As I suspect is true of more than a few of my readers, I not only love to eat pizza, I love to bake it at home. And an ongoing quest among home pizza bakers is to find the ultimate cooking surface, on which to bake your pizza, so as to come as close as possible to what you would get from a professional oven.
For some time now, I've been using unglazed quarry tiles. I liked them a lot, and in fact I've recommended them here before. But -- I'll spare you the details -- I recently had to use them to elevate my new water heater off my basement floor. So it was time for a new solution.
If I could have, I simply would've replaced those tiles; they worked very well. But the place where I'd bought them no longer sold them, and I could find no easy source for new ones. It appeared that I could order a box of 50 from a big-box store for about $50, which would essentially give me a lifetime supply, but I thought, there has to be a better way.
One of the latest materials to come into vogue for a home-oven baking surface is steel. It conducts and retains heat well, it doesn't absorb moisture, it won't crack, and is supposed to produce tremendous results.
It's easy enough to find these online. But the cost can run to well over $100, before shipping. You can find cheaper ones, but they're typically thin. I've seen one online that's only $30, but if I read the description correctly, it's one-tenth of an inch thick. You may as well use an aluminum cookie sheet.
At some point, and it may have prompted by something I read during my research, it occurred to me that it should be possible to get a steel plate custom-made, for a lot less than what those "baking" plates are going for.
After a little more research, I discovered SMC Metal. It's a locally owned and operated company at the corner of Mt. Read Boulevard and Buffalo Road. You can read about what they do here, but in short, they're metal fabricators.
I called and asked if they could cut me a half-inch-thick, 15 by 15 inch piece of steel. Yes, they could. How much? Thirty-five, plus tax.
I went over, watched them cut it, and 20 minutes later walked out with my steel. It came to $37.80.
During the cutting process, which involves a band-type blade, a water-based solution is washed over the steel, to keep it from overheating. So when I got it home, I washed it down thoroughly with soap and water, then put it in a hot oven for an hour. I figure, steel is not going to absorb chemicals, the way that clay or stone might, so after a good thorough washing I felt pretty confident that it was clean and free of harmful chemicals.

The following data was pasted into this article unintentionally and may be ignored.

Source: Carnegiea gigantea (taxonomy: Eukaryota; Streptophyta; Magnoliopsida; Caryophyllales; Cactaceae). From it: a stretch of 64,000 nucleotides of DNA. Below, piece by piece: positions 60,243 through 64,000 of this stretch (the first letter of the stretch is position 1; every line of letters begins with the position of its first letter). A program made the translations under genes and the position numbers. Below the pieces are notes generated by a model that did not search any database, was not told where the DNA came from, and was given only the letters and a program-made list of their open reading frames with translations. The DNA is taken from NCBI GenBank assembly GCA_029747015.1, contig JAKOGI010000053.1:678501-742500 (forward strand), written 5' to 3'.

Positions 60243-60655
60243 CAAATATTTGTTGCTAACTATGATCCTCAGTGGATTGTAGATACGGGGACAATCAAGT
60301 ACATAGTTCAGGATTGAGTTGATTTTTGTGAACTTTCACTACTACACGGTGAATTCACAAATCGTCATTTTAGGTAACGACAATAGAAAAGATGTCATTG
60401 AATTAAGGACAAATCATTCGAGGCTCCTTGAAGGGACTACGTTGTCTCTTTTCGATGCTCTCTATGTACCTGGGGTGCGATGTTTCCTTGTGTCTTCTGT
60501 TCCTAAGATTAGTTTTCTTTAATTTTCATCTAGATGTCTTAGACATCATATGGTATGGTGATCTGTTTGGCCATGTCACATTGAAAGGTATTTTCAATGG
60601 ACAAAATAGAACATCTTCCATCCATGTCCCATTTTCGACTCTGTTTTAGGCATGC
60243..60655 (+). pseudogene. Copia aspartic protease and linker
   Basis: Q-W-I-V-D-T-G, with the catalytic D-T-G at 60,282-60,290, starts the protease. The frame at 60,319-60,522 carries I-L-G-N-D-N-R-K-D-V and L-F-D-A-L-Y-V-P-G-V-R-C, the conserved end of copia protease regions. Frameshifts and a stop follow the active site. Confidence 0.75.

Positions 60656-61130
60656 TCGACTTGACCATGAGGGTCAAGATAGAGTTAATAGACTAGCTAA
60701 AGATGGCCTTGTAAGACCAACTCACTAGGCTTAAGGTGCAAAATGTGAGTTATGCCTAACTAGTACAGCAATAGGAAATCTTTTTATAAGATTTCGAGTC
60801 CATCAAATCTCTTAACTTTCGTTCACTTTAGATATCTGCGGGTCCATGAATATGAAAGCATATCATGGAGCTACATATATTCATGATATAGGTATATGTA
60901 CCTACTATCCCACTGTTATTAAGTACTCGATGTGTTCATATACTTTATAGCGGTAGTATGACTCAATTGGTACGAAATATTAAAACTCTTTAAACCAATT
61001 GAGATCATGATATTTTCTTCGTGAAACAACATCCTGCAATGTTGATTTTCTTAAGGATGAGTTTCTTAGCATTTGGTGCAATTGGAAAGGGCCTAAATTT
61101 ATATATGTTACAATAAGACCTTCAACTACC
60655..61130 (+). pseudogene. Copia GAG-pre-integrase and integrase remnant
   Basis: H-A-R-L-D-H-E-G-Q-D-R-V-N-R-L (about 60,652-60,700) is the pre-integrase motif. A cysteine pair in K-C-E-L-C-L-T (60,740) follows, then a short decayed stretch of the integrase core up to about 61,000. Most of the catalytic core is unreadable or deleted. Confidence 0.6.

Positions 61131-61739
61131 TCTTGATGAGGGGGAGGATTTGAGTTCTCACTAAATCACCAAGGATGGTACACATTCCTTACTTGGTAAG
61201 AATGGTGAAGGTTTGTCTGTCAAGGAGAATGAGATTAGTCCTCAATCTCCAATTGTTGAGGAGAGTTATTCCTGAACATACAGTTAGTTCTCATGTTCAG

Then it was time to test it out. I went with a pissaladiere, which is kind of a southern French take on pizza. My version was not entirely authentic (for one thing, I didn't use anchovies), but the point is, the crust was fantastic. I heated the oven to the max (550), for an hour, with the steel on the middle rack, and in under eight minutes (it might've been less, I don't recall) the underside was crisp and charred. The crust had risen nicely, and this was a quick, throw-together dough, that I had made in just a few hours.
I haven't baked on it since then, but I have noticed how well the steel retains heat. The other night my wife baked something in the oven, with the steel in there (though she didn't bake it directly on the steel) and two hours later the steel was still too hot to touch. That tells me that this is perfect for baking multiple pizzas. In the past, I've had issues with successive pizza bottoms coming out more and more pale, as the tiles and oven cooled, but I don't see that happening with this. This thing stays HOT. Part of that, I assume, is from the half-inch thickness.
One thing I was a little concerned with was whether SMC would consider such a small job almost more trouble than it's worth. I assume most of their work is more on an industrial scale. But they assured me that no, they didn't mind it at all. They do plenty of small jobs. And when I explained what I wanted this for, one of the employees turned out to be a home baker, who was planning to make a pizza-stuffed bread for his Super Bowl party. He wasn't at all surprised by why I wanted this. So I think they'd be happy to have the business, if you want to order something similar.
My only other advice would be to measure your oven so you get the dimensions right. I tried to allow at least an inch around all sides of this plate, to allow the air in the oven to circulate well. And be aware that it is heavy. I imagine a smaller thickness would work fine, but again, I think a thicker plate will retain heat better, so I wanted to go big. And the way I look at it, I'll never need to replace this baby. I'm set.
SMC Metal, 95 Mt. Read Blvd. (at Buffalo Rd.)
Mon. - Fri. 7:30 - 4:30